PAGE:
Travel@The Hush Post| 11:13 am |three-minutes-read
Often times, misery helps you discover yourself. Gautama Buddha left his home and chose the jungles. That was almost 2,500 years ago. A wandering man is a hungry man, whose food is knowledge and new perspective. As the adage goes, a traveller acquires memories and leaves footprints each morning. And the next morning, he abandons his yesterday and is ready for the search yet again.
That is not to mean you qualify to be a wandering man if you are a corporate honcho. You would, if travelling becomes your life like Anuj Tikku’s.
Anuj Tikku, who made it to Bollywood, was looking for a career in films. That is when his father was killed, by men, who Anuj thought were his friends and well-wishers. But they wanted to occupy his property.
Chronicle of a partially executed murder plan
Two men, father Arun Kumar Tikku and son Anuj were held hostages at two different locations – Mumbai and Goa. Tikku’s father in Mumbai and he himself was shackled in Goa.
“They wanted to grab my property. That fateful night my father went down to 15 stab wounds. At about the same time, I was drugged without my knowledge in Goa. The plan was to finish me as well,” says Tikku.
“Had my father’s murder not been detected in Mumbai, I would’ve been murdered in Goa,” says Anuj. “I think the only reason they let me live was that they knew my father’s murder had been discovered and the police was already trying to join the dots.”
“My father saved me, and I didn’t know it then. Someone completely unrelated apprised me of this fact in a philosophical sense, which we will come to later,” says Tikku.
Tikku’s Bollywood career was on an upswing. He had acted in Anurag Kashyap’s movie, No Smoking. His claim to fame until then was the Havell’s ‘Shock Laga Laga’ series of adverts. “I thought I was doing great, in fact, I was,” he says.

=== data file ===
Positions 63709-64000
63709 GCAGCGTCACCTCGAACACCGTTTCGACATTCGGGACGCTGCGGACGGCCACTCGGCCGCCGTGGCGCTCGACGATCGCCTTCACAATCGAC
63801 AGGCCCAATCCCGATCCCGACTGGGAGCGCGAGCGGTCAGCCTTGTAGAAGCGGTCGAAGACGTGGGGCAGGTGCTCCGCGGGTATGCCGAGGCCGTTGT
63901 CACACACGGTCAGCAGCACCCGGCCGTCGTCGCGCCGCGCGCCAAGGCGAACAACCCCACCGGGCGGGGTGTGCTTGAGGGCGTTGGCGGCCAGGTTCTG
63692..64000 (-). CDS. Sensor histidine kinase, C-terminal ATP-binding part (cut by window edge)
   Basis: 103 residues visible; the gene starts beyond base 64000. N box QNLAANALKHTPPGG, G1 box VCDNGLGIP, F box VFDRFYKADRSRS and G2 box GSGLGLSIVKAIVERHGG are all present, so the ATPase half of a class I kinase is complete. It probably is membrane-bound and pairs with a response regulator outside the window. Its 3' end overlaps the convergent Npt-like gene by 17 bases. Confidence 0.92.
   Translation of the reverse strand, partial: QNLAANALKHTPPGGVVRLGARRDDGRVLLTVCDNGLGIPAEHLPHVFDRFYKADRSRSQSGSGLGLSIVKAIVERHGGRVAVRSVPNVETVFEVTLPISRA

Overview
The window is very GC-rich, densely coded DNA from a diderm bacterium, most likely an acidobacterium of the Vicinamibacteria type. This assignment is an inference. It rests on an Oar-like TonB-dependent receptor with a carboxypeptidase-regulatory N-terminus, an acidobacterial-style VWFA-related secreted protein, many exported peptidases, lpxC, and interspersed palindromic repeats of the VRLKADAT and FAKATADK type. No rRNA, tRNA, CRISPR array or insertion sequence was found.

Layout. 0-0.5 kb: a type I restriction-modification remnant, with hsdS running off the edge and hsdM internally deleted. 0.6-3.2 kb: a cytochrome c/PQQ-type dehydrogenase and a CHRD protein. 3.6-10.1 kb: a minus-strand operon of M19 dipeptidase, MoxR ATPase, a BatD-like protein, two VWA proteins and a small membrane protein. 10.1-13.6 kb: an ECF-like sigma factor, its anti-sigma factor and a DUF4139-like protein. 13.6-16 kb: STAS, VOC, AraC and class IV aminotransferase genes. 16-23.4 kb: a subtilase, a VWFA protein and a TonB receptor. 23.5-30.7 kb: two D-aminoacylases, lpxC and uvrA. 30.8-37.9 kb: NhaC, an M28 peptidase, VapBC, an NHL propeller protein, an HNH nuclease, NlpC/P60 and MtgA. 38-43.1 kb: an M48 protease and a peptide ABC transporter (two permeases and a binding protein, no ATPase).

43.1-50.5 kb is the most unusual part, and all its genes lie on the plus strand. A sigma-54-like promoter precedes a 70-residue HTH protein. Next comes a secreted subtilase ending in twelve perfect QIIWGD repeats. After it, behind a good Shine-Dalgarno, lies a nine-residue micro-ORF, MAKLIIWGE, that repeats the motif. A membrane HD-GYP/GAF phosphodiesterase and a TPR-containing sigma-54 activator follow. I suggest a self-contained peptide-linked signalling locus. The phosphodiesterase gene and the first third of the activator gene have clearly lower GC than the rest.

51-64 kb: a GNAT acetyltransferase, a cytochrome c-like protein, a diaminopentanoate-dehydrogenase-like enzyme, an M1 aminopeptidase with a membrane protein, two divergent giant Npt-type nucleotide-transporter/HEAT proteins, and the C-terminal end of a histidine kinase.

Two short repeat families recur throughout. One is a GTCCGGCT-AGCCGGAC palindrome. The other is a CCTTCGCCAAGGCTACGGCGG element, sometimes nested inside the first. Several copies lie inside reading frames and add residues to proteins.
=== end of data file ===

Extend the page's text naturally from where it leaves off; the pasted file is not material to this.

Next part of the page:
Twenty-four hours later, from being a budding Bollywood actor sharing screen space with the likes of Rani Mukherjee, “I became a suspect for my father’s murder.”
Even though I was acquitted of all charges, I remember one day when I was home under the shower trying to pick up the soap for five hours and couldn’t. I was in shock,” Tikku confides. Probably, not being able to pick the soap was a metaphor of “I not able to make sense of my life. My mind was in commotion.”
The wanderer Tikku
Then started the journey of this wandering man, probably wanting to discover a bit of Buddha in him, a man, who sold his Mumbai apartment, much like the monk who sold his Ferarri. He headed first to his grandparents in Dehradun. From there he went for the Char Dham yatra and never looked back.
He criss-crossed the country from Amarnath caves to Kanya Kumari and from the eastern Indian tip to the west.
And that is where he met a man who removed the mist of guilt from his mind. It was a conversation with an Aghori baba.
The aghori baba gave him the perspective he was looking for. Just days ago at Kedarnath, a massive rock bheemshila changed the course of the river and prevented damage to the temple thus saving many lives.
He told Tikku, “Your father acted like a bheemshila, he died but prevented you from dying.”
These philosophical words helped Tikku get rid of the guilt he was carrying about being indirectly responsible for his father’s death. Another way of looking at it was his father saved Tikku.
Tikku who has travelled across the world to unknown destinations and even countries most Indians wouldn’t have heard of, provides live travel experiences through pictures, videos, blogs, and travelogues through tikkustravelthon.in. At present, he is in talks with travel sites like MakeMyTrip, HolidayIQ, and Travelgenie to provide sponsored content that go beyond simple text to sweeping narratives that truly bring alive a destination.
A career about to take off in Bollywood, to seeing his father die and then trying to pick up strewn pieces of a thing called life, he lets us know through the soap analogy, he believes probably what Paul Coelho says: “If you think adventures are dangerous, try routine: It’s Lethal.” And it was during that routine he lost his father, his rock, his bheemshila.